The Faces of Freedom: The Manumission and Emancipation of Slaves in Old World and New World Slavery


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Cattle ranching and foodstuff production proliferated after the population growth, both of which relied heavily on slave labor. Brazil was the last country in the Western world to abolish slavery. The Portuguese became involved with the African slave trade first during the Reconquista "reconquest" of the Iberian Peninsula mainly through the mediation of the Alfaqueque: the person tasked with the rescue of Portuguese captives, slaves and prisoners of war; [3] [4] and then later in , long before the colonization of Brazil, but now as slave traders.

Slaves exported from Africa during this initial period of the Portuguese slave trade primarily came from Mauritania , and later the Upper Guinea coast. Scholars estimate that as many as , slaves were exported from to to Iberia and the Atlantic islands from the African coast. The trade made the shift from Europe to the Americas as a primary destination for slaves around Prior to this time, slaves were required to pass through Portugal to be taxed before making their way to the Americas.

The captured lived and worked with their new communities as trophies to the tribe's martial prowess. Some enslaved would eventually escape but could never re-attain their previous status in their own tribe because of the strong social stigma against slavery and rival tribes. During their time in the new tribe, enslaved indigenes would even marry as a sign of acceptance and servitude. For the enslaved of cannibalistic tribes, execution for devouring purposes cannibalistic ceremonies could happen at any moment.

While other tribes did not consume human flesh, their enslaved were still put to work, imprisoned, used as hostages, and killed mercilessly. But the enslavement of Europeans could also occur, as happened with Hans Staden who, after being set free, wrote a book about the customs of the Native Americans. The colonization effort proved to be a difficult undertaking on such a vast continent, and indigenous slave labor was quickly turned to for agricultural workforce needs.

Aggressive mission networks of the Portuguese Jesuits were the driving force behind this recruitment, and they successfully mobilized an indigenous labor force to live in colonial villages to work the land. These indigenous enslaving expeditions were known as bandeiras. These expeditions were composed of bandeirantes , adventurers who penetrated steadily westward in their search for Indian slaves.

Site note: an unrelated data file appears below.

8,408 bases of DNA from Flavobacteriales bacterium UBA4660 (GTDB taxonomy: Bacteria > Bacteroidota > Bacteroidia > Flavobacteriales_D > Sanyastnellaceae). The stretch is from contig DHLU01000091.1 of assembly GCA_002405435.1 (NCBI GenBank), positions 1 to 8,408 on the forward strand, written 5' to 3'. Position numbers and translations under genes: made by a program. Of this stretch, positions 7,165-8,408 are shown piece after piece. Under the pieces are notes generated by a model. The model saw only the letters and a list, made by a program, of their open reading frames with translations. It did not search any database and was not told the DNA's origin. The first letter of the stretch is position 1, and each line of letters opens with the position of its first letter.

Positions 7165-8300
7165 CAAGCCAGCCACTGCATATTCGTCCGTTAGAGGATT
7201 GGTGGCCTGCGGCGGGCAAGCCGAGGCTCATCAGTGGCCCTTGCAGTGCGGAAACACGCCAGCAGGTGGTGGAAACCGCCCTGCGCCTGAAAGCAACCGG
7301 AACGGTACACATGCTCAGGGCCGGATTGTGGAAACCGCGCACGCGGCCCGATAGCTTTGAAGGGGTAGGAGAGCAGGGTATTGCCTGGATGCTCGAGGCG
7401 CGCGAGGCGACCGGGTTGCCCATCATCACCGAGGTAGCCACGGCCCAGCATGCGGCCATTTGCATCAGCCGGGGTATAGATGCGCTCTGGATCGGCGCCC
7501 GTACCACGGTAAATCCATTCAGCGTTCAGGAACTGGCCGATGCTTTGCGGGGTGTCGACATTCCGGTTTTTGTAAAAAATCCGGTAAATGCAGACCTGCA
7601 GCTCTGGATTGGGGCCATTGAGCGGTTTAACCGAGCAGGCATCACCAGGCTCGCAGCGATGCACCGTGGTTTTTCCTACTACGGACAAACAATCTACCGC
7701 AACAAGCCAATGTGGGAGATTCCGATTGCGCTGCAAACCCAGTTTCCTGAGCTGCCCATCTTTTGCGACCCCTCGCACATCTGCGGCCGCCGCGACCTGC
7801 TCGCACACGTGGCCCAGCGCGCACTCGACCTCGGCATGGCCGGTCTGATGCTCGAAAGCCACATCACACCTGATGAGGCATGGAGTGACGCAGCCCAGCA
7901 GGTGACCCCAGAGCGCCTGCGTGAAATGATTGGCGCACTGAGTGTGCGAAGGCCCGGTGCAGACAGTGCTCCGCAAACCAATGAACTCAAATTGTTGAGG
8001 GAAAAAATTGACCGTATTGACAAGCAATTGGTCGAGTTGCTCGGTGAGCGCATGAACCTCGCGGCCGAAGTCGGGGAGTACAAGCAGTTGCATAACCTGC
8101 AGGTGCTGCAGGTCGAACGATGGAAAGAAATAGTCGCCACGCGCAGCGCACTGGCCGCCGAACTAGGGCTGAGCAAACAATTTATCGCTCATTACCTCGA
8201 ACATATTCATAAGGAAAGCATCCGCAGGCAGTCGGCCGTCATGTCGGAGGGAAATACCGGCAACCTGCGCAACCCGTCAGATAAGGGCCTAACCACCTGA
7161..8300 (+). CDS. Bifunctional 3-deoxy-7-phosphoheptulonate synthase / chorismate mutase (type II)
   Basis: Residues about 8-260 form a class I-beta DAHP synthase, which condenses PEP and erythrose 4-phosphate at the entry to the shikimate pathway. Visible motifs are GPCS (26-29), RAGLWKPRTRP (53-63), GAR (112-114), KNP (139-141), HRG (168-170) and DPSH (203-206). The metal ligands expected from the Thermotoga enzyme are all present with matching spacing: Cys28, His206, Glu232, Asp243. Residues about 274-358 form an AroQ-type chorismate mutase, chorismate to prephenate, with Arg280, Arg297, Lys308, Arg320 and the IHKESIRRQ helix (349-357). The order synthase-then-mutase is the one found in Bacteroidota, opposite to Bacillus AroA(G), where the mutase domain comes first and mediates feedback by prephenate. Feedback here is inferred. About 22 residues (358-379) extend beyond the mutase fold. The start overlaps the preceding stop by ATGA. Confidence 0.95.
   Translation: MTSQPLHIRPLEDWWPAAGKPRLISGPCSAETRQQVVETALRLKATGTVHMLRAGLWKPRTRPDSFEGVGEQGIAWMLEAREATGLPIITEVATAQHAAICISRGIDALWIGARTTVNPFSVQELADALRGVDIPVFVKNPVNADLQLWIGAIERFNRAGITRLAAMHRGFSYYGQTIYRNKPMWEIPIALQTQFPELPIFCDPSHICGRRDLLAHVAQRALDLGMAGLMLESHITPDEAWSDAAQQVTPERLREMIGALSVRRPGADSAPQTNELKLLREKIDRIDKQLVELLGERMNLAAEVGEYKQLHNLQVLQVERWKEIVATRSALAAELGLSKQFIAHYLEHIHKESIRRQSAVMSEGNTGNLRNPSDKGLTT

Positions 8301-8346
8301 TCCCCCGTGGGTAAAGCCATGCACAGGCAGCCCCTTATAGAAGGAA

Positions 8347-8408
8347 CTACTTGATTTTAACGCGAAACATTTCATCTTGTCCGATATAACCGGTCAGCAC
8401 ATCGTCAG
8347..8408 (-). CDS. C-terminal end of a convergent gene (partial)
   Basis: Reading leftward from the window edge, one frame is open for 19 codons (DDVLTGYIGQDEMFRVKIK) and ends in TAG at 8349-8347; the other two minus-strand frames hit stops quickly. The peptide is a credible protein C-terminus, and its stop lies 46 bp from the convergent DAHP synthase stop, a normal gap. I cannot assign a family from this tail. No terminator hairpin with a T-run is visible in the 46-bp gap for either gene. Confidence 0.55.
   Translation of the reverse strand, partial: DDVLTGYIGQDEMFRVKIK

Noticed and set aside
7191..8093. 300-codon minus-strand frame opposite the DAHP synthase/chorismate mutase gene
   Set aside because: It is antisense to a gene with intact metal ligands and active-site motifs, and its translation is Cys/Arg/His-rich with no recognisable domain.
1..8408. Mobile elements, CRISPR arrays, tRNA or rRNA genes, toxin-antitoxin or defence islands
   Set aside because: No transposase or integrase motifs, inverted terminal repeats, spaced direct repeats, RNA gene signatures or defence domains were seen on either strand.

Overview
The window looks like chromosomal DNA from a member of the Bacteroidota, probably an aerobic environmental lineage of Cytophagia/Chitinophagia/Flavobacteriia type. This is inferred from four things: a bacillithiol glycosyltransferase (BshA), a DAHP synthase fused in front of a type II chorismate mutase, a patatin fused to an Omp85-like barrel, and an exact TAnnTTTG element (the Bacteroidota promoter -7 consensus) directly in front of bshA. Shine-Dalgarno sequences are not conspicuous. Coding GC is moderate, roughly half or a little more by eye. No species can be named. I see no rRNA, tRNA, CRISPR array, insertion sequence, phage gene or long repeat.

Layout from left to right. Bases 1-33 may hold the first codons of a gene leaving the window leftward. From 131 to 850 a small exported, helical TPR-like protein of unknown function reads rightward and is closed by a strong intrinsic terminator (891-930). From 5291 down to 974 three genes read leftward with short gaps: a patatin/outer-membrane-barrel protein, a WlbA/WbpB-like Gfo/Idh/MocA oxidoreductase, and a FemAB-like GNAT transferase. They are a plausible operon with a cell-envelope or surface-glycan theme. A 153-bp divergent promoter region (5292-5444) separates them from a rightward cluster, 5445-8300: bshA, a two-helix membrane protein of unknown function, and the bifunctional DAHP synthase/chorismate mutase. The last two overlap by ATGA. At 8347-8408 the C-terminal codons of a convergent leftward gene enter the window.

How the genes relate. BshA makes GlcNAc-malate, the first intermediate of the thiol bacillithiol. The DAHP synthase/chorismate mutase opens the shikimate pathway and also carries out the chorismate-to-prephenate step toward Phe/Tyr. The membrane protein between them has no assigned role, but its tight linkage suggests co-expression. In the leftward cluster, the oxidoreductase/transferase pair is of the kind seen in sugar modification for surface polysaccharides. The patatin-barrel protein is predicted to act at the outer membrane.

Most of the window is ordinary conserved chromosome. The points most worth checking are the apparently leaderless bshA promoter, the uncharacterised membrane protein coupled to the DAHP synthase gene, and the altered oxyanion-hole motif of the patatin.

These adventurers came from a wide spectrum of backgrounds, including plantation owners, traders, and members of the military, as well as people of mixed ancestry and previously captured Indian slaves. This expedition alone was responsible for the enslavement of over 60, indigenous people. African slavery became more common in Brazil during the mid 16th century, though the enslavement of indigenous people continued into the 17th and even the 18th century in the backlands of Brazil.

Although the average African slave lived to only be twenty-three years old due to terrible work conditions, this was still about four years longer than Indigenous slaves, which was a big contribution to the high price of African slaves. Because enslaved peoples were always so available, either through conquest or buying them through the market, the economic incentive to keep families together never manifested itself.

Slavery was not only endured by native Indians or blacks. As the distinction between prisoners of war and slaves was blurred, the enslavement, although at a lesser scale, of captured Europeans also took place.

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The Dutch were reported to have sold Portuguese, captured in Brazil, as slaves, [22] and of using African slaves in Dutch Brazil [23] There are also reports of Brazilians enslaved by barbary pirates while crossing the ocean. In the subsequent centuries, many freed slaves and descendants of slaves became slave owners. The Confrarias , religious brotherhoods, [27] [28] that included slaves, Indians and Africans, and non slaves were frequently a doorway to freedom, as was the "compadrio", co-godparenthood, a part of the kinship network.